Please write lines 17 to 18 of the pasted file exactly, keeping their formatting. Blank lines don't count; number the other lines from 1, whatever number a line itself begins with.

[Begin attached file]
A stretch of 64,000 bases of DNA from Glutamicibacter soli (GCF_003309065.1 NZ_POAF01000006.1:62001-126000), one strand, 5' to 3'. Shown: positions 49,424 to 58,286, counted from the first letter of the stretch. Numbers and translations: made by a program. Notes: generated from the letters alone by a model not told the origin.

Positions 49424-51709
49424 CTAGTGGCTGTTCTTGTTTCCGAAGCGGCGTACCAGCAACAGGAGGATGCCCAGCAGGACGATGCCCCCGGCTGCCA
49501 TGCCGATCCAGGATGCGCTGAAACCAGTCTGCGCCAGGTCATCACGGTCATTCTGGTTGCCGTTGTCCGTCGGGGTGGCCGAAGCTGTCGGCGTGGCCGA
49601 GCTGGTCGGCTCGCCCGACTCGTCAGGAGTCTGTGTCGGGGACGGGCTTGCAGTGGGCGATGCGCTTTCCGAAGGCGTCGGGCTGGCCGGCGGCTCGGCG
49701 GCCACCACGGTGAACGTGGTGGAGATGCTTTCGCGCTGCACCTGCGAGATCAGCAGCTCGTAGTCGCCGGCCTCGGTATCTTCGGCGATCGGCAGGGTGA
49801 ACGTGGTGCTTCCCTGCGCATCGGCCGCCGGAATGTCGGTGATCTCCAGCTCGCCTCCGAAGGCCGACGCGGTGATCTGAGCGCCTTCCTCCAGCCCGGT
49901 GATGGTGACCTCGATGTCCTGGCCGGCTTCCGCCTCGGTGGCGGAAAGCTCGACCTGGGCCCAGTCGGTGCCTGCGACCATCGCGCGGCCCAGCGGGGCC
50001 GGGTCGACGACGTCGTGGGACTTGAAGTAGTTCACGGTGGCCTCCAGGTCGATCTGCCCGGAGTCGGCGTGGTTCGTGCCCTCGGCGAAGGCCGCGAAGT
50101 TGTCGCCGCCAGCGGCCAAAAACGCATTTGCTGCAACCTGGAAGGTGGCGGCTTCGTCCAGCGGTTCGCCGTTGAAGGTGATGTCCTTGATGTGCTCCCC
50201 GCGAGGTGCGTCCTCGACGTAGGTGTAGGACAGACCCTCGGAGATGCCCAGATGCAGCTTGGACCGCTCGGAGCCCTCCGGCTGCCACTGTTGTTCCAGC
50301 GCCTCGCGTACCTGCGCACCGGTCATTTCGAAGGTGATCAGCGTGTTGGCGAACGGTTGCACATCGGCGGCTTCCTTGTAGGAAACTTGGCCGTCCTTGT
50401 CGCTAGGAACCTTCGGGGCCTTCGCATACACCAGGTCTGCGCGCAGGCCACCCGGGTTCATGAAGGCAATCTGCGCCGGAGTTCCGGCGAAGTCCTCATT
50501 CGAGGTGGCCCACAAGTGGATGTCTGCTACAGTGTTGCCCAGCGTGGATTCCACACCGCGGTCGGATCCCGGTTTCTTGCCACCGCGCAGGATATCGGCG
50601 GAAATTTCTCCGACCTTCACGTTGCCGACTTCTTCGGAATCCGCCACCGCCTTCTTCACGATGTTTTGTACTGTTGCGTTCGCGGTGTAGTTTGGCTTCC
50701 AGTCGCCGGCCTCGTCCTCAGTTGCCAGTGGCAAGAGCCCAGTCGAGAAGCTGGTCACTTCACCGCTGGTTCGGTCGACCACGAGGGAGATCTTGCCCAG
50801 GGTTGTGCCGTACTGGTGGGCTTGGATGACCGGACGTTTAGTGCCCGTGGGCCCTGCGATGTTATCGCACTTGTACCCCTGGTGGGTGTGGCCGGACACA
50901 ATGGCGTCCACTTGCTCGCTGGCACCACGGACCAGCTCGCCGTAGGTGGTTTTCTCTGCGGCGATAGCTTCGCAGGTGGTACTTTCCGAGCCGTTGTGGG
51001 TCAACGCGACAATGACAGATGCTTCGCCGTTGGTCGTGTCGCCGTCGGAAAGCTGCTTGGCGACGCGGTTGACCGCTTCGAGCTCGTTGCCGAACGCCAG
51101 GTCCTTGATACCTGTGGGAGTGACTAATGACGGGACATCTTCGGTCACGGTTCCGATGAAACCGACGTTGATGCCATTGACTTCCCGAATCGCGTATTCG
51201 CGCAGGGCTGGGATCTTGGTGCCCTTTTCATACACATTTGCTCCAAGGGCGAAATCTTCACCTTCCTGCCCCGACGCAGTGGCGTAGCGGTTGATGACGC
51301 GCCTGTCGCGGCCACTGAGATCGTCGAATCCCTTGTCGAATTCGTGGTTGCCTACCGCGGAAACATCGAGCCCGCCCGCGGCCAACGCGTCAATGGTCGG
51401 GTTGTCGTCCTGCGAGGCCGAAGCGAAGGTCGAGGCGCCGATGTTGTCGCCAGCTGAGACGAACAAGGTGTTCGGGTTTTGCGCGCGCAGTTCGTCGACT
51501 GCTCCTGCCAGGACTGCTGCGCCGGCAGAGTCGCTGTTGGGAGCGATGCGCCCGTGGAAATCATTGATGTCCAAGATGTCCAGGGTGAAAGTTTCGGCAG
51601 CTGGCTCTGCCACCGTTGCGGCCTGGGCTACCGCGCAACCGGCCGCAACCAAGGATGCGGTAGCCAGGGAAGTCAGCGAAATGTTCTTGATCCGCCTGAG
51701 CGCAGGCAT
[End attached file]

50801 GGTTGTGCCGTACTGGTGGGCTTGGATGACCGGACGTTTAGTGCCCGTGGGCCCTGCGATGTTATCGCACTTGTACCCCTGGTGGGTGTGGCCGGACACA
50901 ATGGCGTCCACTTGCTCGCTGGCACCACGGACCAGCTCGCCGTAGGTGGTTTTCTCTGCGGCGATAGCTTCGCAGGTGGTACTTTCCGAGCCGTTGTGGG